Forensic psychologists contrast with forensic scientists, who collect and study physical evidence associated with a crime. Forensic psychologists are interest, as the name suggests, in the mental profiles of perpetrators and victims of crimes. Understanding many crimes, especially violent crimes involving murder and/or rape, is essential to forensic psychologists for developing...
Forensic psychologists contrast with forensic scientists, who collect and study physical evidence associated with a crime. Forensic psychologists are interest, as the name suggests, in the mental profiles of perpetrators and victims of crimes. Understanding many crimes, especially violent crimes involving murder and/or rape, is essential to forensic psychologists for developing profiles of the types of individuals most likely to engage in such crimes.
It can be difficult to ascertain the reasons why an individual has engaged in violent criminal activity, even when that individual is in custody and subject to interrogation. Developing profiles of unknown violent criminals, whose identities are not yet determined, is even harder and another matter altogether. That is why forensic psychologists study histories of known criminals from the past and present. In order to understand why a particular crime or series of crimes is occurring or has occurred, it is essential to develop a profile framework for the specific personality and physical traits of individuals known to have committed a given type of criminal activity.
In a case of homicide, a forensic psychologist, as with other investigators associated with the case, will carefully study the physical evidence for any particular sign or mark of a quirk or signature that may indicate a personality trait or that a specific type of personality was behind the crime. For example, does the perpetrator have a pattern of carving something into the skin of the victims, or does he or she (usually a he) intentionally or inadvertently leave behind some form of DNA evidence such as saliva (e.g., does he bite his victims in the course of the rape and/or murder)? Does the perpetrator leave behind notes intended to explain his actions or to taunt the police officers he knows will be seeking to identify and capture him. It is the responsibility of the forensic psychologist to study this evidence and, drawing from experience and knowledge of past cases and criminals, develop a profile of the specific perpetrator that can help to narrow down a field of suspects and eventually identify the correct individual.
For example, if a forensic psychologist is able to determine that the perpetrator acted violently in a calm state, as opposed to an agitated, possibly irrational state, then the investigative team knows that it may be dealing with a seriously psychotic individual who feels no remorse whatsoever over his actions, or they (the investigators) may be dealing with a professional who knows how to cover his tracks in a more methodical way than would be the case for an agitated criminal who, acting more impulsively, leaves behind more physical evidence of his crime, such as fingerprints, hair, bodily fluids, etc.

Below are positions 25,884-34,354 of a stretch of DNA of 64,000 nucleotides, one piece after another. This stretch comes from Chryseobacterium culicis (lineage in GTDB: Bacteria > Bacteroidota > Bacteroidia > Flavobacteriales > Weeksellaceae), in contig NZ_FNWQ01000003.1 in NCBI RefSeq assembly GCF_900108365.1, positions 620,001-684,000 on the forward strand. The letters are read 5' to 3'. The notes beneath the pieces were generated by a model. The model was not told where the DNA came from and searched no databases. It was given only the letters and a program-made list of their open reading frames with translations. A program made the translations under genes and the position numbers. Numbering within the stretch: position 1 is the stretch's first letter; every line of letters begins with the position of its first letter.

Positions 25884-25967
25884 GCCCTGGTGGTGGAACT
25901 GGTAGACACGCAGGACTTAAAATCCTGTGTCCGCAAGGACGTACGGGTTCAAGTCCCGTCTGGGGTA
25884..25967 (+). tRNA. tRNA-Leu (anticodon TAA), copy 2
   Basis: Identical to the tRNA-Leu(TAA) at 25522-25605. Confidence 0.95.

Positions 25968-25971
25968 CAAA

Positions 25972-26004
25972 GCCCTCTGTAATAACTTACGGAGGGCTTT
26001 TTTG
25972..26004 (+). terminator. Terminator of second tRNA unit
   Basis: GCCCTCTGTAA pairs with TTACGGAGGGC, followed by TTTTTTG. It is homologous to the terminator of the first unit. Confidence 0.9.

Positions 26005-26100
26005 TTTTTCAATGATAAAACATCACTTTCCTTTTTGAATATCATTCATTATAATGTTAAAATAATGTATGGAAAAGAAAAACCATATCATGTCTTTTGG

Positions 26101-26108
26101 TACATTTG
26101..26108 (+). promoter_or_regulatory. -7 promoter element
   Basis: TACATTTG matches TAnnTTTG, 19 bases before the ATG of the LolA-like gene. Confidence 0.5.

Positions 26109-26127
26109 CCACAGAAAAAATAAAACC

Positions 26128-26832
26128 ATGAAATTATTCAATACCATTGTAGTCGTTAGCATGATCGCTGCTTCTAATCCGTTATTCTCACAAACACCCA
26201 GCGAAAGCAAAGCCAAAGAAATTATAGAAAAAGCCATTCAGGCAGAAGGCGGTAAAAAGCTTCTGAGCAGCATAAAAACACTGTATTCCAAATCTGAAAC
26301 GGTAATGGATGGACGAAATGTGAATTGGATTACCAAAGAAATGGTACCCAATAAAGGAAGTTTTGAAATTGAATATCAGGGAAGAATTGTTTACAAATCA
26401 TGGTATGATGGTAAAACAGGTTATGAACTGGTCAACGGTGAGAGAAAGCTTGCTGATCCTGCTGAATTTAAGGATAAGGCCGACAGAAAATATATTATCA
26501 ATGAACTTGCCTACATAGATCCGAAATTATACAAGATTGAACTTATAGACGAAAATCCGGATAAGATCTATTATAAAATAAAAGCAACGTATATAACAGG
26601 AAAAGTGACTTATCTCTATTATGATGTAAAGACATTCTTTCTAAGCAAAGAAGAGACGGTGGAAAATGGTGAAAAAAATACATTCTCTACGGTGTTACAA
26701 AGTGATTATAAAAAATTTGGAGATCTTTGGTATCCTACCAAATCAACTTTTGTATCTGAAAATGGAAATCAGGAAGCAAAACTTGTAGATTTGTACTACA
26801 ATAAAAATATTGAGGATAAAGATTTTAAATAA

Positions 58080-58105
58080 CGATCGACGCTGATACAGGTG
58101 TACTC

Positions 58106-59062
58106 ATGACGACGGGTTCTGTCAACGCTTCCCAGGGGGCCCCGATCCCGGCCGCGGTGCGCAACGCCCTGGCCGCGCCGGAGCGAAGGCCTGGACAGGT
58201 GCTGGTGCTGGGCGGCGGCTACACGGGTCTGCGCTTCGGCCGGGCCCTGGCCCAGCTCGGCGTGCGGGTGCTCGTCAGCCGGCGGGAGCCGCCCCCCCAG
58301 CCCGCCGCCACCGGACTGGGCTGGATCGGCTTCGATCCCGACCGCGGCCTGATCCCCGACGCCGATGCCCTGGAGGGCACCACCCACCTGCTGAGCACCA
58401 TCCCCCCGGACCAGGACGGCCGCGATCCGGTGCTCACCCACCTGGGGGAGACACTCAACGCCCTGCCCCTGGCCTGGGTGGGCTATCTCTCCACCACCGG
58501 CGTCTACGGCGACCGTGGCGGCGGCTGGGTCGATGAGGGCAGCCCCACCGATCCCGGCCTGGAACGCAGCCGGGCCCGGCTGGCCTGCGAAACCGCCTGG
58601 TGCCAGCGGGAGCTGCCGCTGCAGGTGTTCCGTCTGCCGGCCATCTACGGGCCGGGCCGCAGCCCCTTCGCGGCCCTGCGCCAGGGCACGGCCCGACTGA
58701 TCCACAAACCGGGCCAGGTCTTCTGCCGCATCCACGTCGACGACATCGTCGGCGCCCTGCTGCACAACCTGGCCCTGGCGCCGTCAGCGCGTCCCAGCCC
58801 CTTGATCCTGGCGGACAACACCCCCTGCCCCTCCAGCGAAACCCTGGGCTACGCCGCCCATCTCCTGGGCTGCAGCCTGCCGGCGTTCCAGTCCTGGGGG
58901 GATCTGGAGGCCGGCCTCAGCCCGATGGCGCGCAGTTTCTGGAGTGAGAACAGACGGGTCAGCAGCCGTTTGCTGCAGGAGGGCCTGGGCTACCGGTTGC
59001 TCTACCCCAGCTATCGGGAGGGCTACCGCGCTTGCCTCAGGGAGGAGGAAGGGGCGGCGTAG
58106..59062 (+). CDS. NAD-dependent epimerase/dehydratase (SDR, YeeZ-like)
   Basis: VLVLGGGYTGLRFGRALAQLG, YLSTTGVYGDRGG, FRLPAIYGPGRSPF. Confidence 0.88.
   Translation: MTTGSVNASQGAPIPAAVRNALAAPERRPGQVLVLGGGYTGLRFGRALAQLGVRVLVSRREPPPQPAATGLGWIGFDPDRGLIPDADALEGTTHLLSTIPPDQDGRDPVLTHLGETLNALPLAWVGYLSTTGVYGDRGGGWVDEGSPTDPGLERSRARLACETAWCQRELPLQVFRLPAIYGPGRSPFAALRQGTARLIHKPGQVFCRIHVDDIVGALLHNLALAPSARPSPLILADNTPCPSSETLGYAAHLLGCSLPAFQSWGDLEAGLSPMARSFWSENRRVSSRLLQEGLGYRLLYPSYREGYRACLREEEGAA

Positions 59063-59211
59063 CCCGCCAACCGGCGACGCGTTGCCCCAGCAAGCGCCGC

Forensic psychologists are also important to the process by which captured suspects are interrogated and studied for potential signs of guilt. By observing the interrogation of the suspect, the psychologist, again applying knowledge and insights gleaned from previous experiences and studies, is able to help other investigators determine with a higher level of accuracy whether the suspect in custody is fabricating statements or is, in fact, telling the truth. It is not just the words emanating from the mouth of the suspect, but his or her visual "signatures" that helps forensic psychologist interrogator determine the nature of the individual with whom he or she is interacting. Whether the suspect is calm and deliberative, or appears agitated, nervous, ill-at-ease, is important in determining the suspect's state of mind. Does he or she appear delusional, or is he or she merely lying to avoid further suspicion? All of this is instrumental in narrowing a field of suspects and identifying the one guilty party.
At the end of evidence analysis and psychological analysis, the forensic psychologist puts together a report identifying the salient characteristics of the criminal being sought. Those characteristics include gender, employment, motivation (such as revenge), psychological pathology (such as post trauma stress syndrome or paranoia), age, personal traits (such as habits, cleanliness, clothing), nationality, educational experience, marital status, living arrangements (such as living alone, living with strangers who are roommates, living with relatives), parental status (such as divorced, dead, still living). The forensic psychologist puts the elements all together and (from the psychological, physical, social, personal picture presented) makes a prediction of what might be expected to be true when the person is arrested, such as they might be at a cinema, might be drunk and disorderly, might be impeccably dressed. Psychologist James A. Brussel made the first criminal psychological profile, profiling a serial bomber, in the 1940s, establishing the model for psychological profiles and correctly predicting that the bomber would be "wearing a buttoned up double breasted jacket" when arrested.